Ex-Goldman Sachs recruiting head sues bank for $1.3m, claiming it pushed him so hard he developed a major depressive disorder and heart issues


An ex-Goldman Sachs Group Inc. boss sued the bank for more than £1 million ($1.3 million) in London after alleging a “chaotic” working environment pushed him into a mental and physical health crisis. 

Ian Dodd, 55-years-old, Goldman’s global head of recruiting in London between 2018 and 2021, claims in the suit that he developed a major depressive disorder and heart issues after being subjected to impossible demands and excessive working hours. Dodd sued the bank as part of a personal injury claim for “physical and psychiatric injuries” and a full trial date has been set for the start of 2025.

“His onerous workload and the associated stress and uncertainty that he faced when working unreasonable and excessive hours, together with the failure of the defendant’s senior leadership partners to provide him with adequate support, culminated in him wanting to take his own life,” lawyers for Dodd said in documents filed at the the High Court made public this week. 

Goldman’s working conditions have come under scrutiny in recent years with allegations of extreme hours impacting employees health. Junior bankers complained in 2021 of working 100-hour weeks and “inhumane” conditions. Wall Street banks have long had a culture of long hours but Goldman has tried to shake off these complaints with innovative measures including letting senior staff take unlimited vacation.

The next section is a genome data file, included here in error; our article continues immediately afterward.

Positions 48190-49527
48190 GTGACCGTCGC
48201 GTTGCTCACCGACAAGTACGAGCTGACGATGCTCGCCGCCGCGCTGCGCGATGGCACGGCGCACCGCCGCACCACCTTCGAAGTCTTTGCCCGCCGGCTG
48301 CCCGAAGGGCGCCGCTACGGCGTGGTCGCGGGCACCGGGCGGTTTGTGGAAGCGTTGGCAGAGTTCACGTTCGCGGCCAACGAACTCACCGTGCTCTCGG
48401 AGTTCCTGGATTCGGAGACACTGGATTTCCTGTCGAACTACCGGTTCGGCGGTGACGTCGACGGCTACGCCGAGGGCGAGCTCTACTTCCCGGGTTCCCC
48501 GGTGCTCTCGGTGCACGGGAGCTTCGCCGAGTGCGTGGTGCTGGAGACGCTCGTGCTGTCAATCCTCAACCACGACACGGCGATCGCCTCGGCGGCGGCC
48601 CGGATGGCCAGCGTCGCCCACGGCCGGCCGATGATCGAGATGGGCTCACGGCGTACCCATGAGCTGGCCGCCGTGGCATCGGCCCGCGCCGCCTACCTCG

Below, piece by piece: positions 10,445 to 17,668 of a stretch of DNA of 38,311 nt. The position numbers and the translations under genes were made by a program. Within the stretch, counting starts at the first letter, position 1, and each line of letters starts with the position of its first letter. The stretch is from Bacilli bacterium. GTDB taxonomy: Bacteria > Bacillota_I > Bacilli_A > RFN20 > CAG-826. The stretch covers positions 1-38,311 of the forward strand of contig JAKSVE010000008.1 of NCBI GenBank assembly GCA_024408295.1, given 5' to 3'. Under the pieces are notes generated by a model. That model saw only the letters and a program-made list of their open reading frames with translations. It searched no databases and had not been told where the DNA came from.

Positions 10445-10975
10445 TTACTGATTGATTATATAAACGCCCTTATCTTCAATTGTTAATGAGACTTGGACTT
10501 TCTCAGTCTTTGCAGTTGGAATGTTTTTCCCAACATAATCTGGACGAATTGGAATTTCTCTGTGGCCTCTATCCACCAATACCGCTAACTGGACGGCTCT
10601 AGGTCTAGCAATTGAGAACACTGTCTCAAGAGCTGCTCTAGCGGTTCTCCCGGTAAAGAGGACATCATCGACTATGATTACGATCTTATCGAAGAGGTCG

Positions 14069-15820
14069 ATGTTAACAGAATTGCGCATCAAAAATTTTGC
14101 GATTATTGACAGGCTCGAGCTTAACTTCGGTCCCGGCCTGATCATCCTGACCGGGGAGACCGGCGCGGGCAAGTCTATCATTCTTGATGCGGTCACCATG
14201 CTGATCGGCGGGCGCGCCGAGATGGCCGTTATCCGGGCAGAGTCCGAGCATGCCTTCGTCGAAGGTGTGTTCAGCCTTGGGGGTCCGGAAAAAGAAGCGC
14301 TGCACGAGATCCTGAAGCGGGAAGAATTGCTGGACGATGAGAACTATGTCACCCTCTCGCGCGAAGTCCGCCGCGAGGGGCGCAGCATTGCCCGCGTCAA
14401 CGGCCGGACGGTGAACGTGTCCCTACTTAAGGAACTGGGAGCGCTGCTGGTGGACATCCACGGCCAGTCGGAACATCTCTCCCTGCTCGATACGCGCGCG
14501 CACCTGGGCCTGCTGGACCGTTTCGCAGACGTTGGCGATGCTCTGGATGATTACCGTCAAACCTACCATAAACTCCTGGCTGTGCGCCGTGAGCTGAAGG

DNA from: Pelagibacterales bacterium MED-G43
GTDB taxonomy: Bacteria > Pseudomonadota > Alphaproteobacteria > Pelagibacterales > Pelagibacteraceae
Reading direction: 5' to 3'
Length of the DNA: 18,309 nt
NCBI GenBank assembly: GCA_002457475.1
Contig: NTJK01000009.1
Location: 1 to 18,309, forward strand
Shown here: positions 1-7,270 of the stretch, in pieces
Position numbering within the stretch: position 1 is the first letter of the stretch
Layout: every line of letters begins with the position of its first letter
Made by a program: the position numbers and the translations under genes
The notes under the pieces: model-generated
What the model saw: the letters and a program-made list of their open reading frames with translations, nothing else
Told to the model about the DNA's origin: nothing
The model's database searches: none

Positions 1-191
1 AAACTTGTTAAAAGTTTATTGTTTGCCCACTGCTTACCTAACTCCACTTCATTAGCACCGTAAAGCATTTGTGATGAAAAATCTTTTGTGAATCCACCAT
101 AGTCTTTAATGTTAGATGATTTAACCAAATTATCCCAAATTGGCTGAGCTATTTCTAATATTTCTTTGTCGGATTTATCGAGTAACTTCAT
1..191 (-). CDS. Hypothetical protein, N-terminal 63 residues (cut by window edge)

“If he felt pressure, it was self-generated; it was not imposed on him. If he did work excessive hours, this was not because it was required or expected of him,” Goldman’s lawyers said in defense documents. A spokesperson for the investment bank said the claims have “no merit.”

Lawyers for Dodd said he started to feel burnt out by April 2019 and he wasn’t supported in managing his workload. He was working over 80 hours per week, excluding traveling time. He said he was forced to sleep in a hotel for three days a week while he was in London instead of taking the 50 minute train home to meet the demands. A senior manager told him it was unacceptable and “an MD should not be working junior banker hours.”

His lawyers also said Goldman allowed an environment of dysfunctional and bullying behavior to flourish, according to the documents. Dodd said that many of his colleagues were “worn down and emotional” and cried to him, although he was never provided with support for these emotional encounters.

Dodd’s lawyers didn’t respond to a request for a comment. 

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